Development Moratorium FAQs

Last updated Oct. 5, 2017, 9:26 a.m. (Please note: to be a timely resource for the community, this page will be updated as we gather more information about the ordinance and receive questions.)

I still see building and development throughout the city! Why?

  • The City of Sammamish has approximately two-years’ worth of current and approved building permits in the pipeline. It will take some time for those projects to slow and for citizens to notice the moratorium’s effect.

What development will be allowed under the moratorium?

  • Projects already under construction
  • Projects with permit applications already filed with the city
  • Affordable-housing projects (100-percent affordable threshold)
  • Publicly funded projects such as schools

What development will NOT be permitted under the moratorium?

  • Any building or development project that does not currently have a permit application on file with the city and does not fall into one of the expressly exempted categories above (affordable housing, public projects).   If you have specific questions, contact the city’s Permit Center, (425) 295-0531.

How does the moratorium affect remodels?

  • The ordinance allows for additions and alterations to existing structures, with the caveat that such additions/alterations do not result in new units for existing multi-family or commercial structures. Permits will also be allowed for structures that replace pre-existing structures destroyed by fires or other unintentional disasters.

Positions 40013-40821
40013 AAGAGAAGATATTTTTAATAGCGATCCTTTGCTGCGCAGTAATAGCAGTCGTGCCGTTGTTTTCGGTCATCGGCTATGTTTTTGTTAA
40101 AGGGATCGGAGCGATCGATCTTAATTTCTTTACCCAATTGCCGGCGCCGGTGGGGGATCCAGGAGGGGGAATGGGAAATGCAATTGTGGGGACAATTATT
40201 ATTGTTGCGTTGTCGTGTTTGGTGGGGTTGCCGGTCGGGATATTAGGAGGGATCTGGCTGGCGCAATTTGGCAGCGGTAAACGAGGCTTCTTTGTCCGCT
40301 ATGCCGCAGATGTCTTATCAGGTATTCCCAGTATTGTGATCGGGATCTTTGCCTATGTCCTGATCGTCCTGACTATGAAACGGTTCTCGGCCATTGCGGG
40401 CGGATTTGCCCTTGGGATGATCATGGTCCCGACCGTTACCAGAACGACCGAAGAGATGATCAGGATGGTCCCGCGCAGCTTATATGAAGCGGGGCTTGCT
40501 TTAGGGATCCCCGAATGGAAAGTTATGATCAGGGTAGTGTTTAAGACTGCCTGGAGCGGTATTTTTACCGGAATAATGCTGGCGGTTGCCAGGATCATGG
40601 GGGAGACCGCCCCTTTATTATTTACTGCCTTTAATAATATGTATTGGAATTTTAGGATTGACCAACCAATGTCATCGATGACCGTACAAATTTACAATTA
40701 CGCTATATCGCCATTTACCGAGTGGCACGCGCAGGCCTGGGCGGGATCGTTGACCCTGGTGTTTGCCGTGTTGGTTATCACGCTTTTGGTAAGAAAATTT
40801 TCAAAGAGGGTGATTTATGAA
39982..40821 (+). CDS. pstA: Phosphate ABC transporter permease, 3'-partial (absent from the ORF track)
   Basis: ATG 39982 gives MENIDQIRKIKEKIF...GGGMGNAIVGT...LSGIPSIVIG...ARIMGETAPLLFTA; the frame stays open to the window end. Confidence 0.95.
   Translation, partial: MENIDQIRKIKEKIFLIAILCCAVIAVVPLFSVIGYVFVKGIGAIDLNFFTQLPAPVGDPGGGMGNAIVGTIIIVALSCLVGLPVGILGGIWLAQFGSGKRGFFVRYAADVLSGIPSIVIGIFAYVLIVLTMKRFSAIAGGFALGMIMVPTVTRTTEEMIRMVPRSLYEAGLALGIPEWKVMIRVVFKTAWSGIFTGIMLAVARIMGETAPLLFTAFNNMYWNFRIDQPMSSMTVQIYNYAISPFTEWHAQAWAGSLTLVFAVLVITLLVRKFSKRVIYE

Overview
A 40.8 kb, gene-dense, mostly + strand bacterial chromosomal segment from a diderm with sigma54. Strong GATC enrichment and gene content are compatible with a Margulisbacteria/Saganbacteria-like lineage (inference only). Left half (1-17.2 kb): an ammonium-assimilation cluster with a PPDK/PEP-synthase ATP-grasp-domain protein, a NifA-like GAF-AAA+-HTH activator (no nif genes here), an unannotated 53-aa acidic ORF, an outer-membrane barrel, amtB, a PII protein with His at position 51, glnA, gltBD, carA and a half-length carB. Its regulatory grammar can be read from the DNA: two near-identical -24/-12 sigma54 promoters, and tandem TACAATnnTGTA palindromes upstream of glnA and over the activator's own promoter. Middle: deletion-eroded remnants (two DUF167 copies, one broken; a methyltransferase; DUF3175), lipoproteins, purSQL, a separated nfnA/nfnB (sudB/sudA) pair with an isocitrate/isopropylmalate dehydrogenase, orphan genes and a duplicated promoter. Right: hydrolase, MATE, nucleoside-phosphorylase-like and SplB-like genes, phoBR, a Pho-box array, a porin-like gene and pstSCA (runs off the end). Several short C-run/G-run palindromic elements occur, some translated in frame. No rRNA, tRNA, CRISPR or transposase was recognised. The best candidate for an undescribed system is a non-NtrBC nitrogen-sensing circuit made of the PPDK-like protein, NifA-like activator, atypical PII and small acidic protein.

Does the moratorium affect tree-removal permitting?

  • Yes. During the moratorium, the city will not grant permits for removal of any significant tree (a coniferous tree with a diameter of 8 inches or more or a deciduous tree with a diameter of 12 inches or more). Removal of hazardous trees is still allowed. If you have specific questions, contact the city’s Permit Center, (425) 295-0531.

When will the moratorium end?

  • Because the moratorium was implemented via an emergency ordinance, it will end in six months unless the City Council chooses to review and renew it at that time. Councilmembers intend to complete their work developing a revised traffic-concurrency policy and traffic-modeling program before ending the moratorium. There is no specific end date for that work, although councilmembers expect to select a preferred model and begin looking at implementation implications by January 2018.

What is a traffic-concurrency model?

How can I be involved in the traffic planning?

  • The City Council will discuss traffic concurrency at every meeting until a revised policy and model is implemented. Citizens are welcomed and invited to attend (the Council’s full calendar is available at  You can also contact the Council directly at

Whom can I contact for more information?


Staff Contact